Apr 27, 2020, 11:51 AM
The EU funded project was implemented in LRR, URR and GBA. It provided skills training programmes; career guidance and counseling, grants or start-up kits, solar powered irrigation systems as well as creating employment opportunities among others for young people.
Speaking at the closing ceremony on Tuesday 12 October, 2021 at the OIC Conference Center, EU Ambassador to The Gambia, Carrado Pampaloni, said the programme has been successful in aligning itself to the country’s major socio economic priorities.
“Looking at the project achievements we are proud to note that over 4800 youths completed the skill or business training programme in 17 market relevant trade areas and or benefitted from grants and start- up kits to develop or expand their business,” he explained.
According to him, the project is not just numbers or targets, the core aim is to support youth especially those who are not in employment, education or training to find their place in the society and to ensure their own livelihood.
Mod Secka, permanent secretary, Ministry of Higher Education, Research, Science and Technology, said the youths have greatly benefitted from the Tekki Fii project.
“We have seen how the acquisition of technical skills, combined with entrepreneurship training and the provision of much needed toolkits constitutes a precious formula that not only raises the level of employability of the youths, but also accelerates their entry into the labour market,” he noted.
He added that they are appreciative of the EU and GIZ investments in the rural areas of the country such as LRR and URR, “where new centers were opened and old ones revived and expanded; where access to TVET has improved significantly but also where quality standards, responding to the demanding requirements of the labour market have been shared with local institutions and are currently being applied.”
Alagie Jarju, executive director, National Youth Council, said they had always advocated for the provision of skill centers in the regions which the project has addressed by providing such opportunities. “Young people are now living in their communities and learning skills that they want. Initially, they would run down to Banjul or Kombo and where you do not have a guardian, the tendency is the opportunity does not exist for you.”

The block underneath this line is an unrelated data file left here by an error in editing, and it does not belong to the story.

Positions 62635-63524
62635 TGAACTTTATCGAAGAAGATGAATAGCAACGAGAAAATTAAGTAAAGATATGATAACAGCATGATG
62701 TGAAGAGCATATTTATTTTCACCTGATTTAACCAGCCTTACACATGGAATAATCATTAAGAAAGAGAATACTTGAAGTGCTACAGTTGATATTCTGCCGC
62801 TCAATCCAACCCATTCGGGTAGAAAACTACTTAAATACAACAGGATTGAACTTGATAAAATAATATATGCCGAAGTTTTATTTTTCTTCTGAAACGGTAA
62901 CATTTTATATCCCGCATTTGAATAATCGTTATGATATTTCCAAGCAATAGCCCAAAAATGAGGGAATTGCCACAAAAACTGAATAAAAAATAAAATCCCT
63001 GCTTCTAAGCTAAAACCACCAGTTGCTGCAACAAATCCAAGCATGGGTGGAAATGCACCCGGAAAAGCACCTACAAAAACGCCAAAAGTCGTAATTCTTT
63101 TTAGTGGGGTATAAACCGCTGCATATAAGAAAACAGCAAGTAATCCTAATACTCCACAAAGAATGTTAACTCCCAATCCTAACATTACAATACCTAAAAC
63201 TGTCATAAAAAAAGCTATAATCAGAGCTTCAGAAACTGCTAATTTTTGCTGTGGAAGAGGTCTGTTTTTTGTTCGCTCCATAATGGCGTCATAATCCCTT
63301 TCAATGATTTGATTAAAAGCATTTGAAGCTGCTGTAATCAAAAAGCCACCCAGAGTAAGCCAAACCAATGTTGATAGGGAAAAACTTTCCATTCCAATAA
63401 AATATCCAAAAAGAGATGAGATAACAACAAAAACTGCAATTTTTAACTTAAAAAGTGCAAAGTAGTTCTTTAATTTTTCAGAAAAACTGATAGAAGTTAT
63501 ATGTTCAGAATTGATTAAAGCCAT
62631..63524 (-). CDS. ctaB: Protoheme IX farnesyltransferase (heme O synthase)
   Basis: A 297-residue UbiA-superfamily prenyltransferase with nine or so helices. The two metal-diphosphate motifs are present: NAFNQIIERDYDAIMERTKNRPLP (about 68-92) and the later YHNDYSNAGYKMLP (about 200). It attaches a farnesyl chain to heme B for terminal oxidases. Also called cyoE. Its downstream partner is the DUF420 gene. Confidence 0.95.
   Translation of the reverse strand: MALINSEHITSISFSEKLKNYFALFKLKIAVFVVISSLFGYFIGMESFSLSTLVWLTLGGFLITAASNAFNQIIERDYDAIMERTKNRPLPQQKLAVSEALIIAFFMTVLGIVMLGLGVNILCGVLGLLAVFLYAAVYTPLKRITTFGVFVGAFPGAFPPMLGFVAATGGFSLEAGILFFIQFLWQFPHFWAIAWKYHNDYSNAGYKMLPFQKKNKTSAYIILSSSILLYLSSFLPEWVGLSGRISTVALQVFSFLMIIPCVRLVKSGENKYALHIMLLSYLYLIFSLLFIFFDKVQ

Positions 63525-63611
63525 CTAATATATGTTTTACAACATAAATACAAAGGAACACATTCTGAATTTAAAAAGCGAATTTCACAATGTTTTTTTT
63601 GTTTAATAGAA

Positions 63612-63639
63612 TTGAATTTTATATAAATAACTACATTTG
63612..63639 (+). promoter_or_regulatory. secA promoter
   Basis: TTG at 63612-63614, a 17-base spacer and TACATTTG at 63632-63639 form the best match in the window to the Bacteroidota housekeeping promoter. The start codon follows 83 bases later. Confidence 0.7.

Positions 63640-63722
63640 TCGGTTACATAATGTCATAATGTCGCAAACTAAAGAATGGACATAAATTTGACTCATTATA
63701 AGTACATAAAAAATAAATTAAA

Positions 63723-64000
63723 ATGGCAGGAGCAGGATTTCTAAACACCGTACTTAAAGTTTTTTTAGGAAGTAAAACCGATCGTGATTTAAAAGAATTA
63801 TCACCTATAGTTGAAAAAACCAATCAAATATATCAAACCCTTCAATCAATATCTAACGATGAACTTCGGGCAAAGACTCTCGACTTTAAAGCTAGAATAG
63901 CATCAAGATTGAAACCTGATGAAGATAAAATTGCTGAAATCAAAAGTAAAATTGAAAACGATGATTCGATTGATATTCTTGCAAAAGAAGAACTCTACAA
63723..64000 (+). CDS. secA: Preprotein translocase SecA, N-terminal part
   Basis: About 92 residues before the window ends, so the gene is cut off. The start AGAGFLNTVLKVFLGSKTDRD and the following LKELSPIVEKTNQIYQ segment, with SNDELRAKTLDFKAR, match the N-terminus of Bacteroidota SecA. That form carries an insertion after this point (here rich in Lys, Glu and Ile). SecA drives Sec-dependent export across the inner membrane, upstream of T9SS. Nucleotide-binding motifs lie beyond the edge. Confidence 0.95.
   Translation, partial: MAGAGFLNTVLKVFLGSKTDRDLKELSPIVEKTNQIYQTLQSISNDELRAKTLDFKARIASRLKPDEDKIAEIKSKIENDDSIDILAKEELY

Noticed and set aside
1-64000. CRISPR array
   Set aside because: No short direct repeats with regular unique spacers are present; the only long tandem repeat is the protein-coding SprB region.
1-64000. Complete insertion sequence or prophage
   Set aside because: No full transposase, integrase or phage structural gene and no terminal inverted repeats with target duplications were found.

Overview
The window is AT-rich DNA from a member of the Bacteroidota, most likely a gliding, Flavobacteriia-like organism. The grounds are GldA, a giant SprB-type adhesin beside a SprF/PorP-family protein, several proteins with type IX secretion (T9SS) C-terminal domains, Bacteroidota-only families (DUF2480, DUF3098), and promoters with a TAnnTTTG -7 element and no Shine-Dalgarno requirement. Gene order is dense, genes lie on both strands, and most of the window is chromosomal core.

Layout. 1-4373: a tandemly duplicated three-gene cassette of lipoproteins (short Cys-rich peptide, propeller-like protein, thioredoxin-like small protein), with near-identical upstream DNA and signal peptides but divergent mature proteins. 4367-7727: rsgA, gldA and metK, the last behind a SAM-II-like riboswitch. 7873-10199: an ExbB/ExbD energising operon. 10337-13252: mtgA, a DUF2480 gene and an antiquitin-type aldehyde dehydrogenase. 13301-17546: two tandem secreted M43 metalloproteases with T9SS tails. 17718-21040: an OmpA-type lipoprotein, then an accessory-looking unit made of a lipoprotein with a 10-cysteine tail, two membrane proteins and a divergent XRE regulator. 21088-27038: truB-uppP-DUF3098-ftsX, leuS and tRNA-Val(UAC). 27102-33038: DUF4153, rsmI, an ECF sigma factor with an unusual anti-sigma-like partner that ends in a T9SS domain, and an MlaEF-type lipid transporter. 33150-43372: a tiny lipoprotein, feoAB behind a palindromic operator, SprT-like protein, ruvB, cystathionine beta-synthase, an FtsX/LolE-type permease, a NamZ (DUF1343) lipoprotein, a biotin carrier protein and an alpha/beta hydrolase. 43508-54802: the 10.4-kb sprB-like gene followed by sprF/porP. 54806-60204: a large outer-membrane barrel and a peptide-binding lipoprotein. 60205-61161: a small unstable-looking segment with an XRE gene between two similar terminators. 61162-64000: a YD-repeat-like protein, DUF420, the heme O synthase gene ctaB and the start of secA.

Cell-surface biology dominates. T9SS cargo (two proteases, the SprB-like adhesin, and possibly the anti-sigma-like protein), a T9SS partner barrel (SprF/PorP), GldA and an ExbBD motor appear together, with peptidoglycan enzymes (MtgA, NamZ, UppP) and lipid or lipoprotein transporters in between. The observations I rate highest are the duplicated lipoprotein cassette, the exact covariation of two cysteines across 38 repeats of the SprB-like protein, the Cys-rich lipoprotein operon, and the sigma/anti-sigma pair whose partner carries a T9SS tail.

Ulrike Ebeling, GIZ regional director, thanked the European Union for having entrusted them with the implementation of the project. She further showed gratitude to all the government ministries, departments, institutions and their implementing partners for their commitment and support towards the success of the project.
She said the young women and men who have graduated from the numerous programmes they rolled out have all validated the Tekki Fii principle, affirming that it is possible to make it here in The Gambia without having to take the ‘backway’.
Ulrike said they did not only reach their finishing line but even exceeded the indicators they initially set.
Fatoumatta Trawally, project beneficiary who did solar and electrical installation, said they did a lot of trainings during the course that really helped them. According to her, they have now started a cooperative society business which is focused on four types of skill: solar, electrical, plumbing and satellite. She thanked EU and GIZ for the support.
Banjul – A study conducted by the International Organization for Migration (IOM) on the impact of indebtedness on returnees in The Gambia reveals that 55 per cent are in debt, with over half characterizing either the shame or burden of their indebtedness as a hindrance to their reintegration in their home communities.
Mbassey Manneh, women activist cum programme officer for Think Young Women (TYW) has called on Gambian political leaders to give women the opportunity to participate in the political arena effectively to ensure their political representation.